An intelligent and connected public space collects data in public areas and displays or reacts on the data. The data can be securely transferred via Wi-Fi or other similar technologies to be, i.e. combined with a central system. The data that is collected with sensors can be data on the air quality, the movements and people in the public space or safety relevant information. With this, particular importance should be paid to privacy rights, i.e. by using non-intrusive sensors. Often implemented sub-services are Wi-Fi-hotspots or guidance beacons for blind navigation. Public displays can i.e. provide access to local maps, a store and service registry or multimodal route-planning. These mandatory and additional functions of the intelligent and connected public space are shown below. The sensors and technologies used to realise the different functionalities can be attached to, i.e. Smart Lighting poles and make use of the underlying backbone infrastructure.
Enhanced data collection
Encouraging digital entrepreneurship
Improving life quality
Promoting sustainable behavior
Reducing local air pollution
Improving traffic management
Functions help you to understand what the products can do for you and which ones will help you achieve your goals.
Each Solution has at least one mandatory function, which is needed to achieve the basic purpose of the Solution, and several additional functions, which are features that can be added to provide additional benefits.
Intelligent and connected public spaces can have different goals, offer different services, use different system architectures, and have developed different organisational forms and business models. This variety is related to the various social contexts in which digital cities have developed. The solution is, for example, able to increase security, save money or generate valuable data. Since the end of the 1990s, an increasing number of cities implement intelligent and connected public spaces. As the advantage of such solutions increases with the implemented and interconnected number of solutions, exponential growth is expected.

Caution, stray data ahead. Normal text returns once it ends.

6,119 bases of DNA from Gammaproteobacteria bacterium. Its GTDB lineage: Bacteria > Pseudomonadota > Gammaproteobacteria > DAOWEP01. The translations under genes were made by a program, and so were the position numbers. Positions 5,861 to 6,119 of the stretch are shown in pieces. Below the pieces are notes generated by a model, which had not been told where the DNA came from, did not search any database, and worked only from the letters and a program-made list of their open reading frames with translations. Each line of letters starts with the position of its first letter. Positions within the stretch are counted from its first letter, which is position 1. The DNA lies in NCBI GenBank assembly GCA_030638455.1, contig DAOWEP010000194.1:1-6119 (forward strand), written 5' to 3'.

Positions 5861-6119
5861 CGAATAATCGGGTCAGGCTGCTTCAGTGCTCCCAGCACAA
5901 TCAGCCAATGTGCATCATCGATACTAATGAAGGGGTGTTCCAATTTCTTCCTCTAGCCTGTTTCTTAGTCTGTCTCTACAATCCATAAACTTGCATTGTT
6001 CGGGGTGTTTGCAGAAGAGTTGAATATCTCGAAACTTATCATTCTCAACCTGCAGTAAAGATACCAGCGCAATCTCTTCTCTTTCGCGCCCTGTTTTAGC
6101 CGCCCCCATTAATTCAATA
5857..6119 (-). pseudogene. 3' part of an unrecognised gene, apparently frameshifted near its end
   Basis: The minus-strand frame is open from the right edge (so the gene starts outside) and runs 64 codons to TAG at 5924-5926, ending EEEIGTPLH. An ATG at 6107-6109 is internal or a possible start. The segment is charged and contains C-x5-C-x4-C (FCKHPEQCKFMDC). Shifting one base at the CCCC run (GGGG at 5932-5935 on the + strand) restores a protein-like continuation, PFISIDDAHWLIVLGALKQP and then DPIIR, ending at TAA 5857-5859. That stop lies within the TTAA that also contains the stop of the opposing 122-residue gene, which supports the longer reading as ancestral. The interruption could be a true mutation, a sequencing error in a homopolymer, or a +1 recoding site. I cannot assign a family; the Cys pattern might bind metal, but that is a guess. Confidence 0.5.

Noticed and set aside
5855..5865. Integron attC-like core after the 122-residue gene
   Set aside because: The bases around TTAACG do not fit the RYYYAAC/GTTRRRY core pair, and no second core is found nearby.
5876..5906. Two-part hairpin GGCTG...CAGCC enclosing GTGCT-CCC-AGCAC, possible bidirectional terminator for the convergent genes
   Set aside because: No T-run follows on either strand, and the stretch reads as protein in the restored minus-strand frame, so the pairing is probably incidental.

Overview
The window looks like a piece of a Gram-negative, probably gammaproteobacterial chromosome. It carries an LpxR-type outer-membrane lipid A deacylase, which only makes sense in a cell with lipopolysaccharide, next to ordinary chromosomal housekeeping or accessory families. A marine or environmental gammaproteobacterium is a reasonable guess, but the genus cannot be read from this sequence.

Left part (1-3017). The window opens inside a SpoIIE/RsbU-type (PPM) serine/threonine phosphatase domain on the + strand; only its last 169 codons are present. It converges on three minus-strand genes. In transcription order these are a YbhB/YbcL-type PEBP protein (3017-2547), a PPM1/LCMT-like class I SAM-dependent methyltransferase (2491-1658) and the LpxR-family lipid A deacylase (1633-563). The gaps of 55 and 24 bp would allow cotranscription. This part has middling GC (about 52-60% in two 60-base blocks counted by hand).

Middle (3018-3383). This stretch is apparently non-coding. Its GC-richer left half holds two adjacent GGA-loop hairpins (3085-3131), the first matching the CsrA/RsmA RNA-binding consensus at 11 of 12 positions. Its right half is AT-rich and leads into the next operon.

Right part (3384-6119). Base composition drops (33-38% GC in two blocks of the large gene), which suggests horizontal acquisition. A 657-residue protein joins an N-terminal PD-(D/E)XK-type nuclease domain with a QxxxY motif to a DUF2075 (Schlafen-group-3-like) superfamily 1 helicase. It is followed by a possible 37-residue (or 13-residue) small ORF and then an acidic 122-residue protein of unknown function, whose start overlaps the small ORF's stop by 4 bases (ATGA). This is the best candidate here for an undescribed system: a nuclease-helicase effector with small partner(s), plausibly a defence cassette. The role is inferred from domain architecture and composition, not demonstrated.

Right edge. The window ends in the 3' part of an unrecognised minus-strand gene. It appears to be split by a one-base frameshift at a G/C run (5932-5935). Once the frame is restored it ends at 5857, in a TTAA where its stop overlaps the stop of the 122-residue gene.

(Gregory S. Yovanof and George N. Hazapis, 2009)
Intelligent and Connected public space can include various applications as an omnipresent emergency detector or smart streetlights – each with its business model. But the workflow of each system is similar.
- Low-energy surveillance mode: the environment is scanned by low energy and low data sensors to identify relevant events
- Reasoning mode: The generated data is analysed and a decision about a reaction is made
- High information surveillance mode: if no doubtless decision can be made further information has to be collected
Possible marketable outcomes of an intelligent and connected public space are:
- Enhanced the experience in public space
- Collecting data
- Increased security
- Measuring environment
- Providing information to citizens
- Improvement of public services as waste collection
- Increased personal efficiency
As intelligent and connected public space is mostly about (almost) real-time reaction on data a good data backbone, in the best case a fibre backbone, is required.
Intelligent and connected public space applications often are implemented by municipalities or in cooperation with such as one requirement is the availability of public space. Decisive for such applications are often problems that have to be solved, as a limited budget or the lack of security. Besides the municipality, the inhabitants have to accept the solution. Therefore, open-minded people and a sufficient data security are needed. This can be achieved by using privacy by design. Thereby only, the relevant parts or conclusions of the data are saved or sent.
(Shane Mitchell, Nicola Villa, Martin Stewart-Weeks and Anne Lange, 2017)
- Directive 95/46/EC of the European Parliament and of the Council of 24 October 1995 on the protection of individuals with regard to the processing of personal data and on the free movement of such data. (eur-lax.Europa.eu, 2017)
Public Sound Sensor Safety Project
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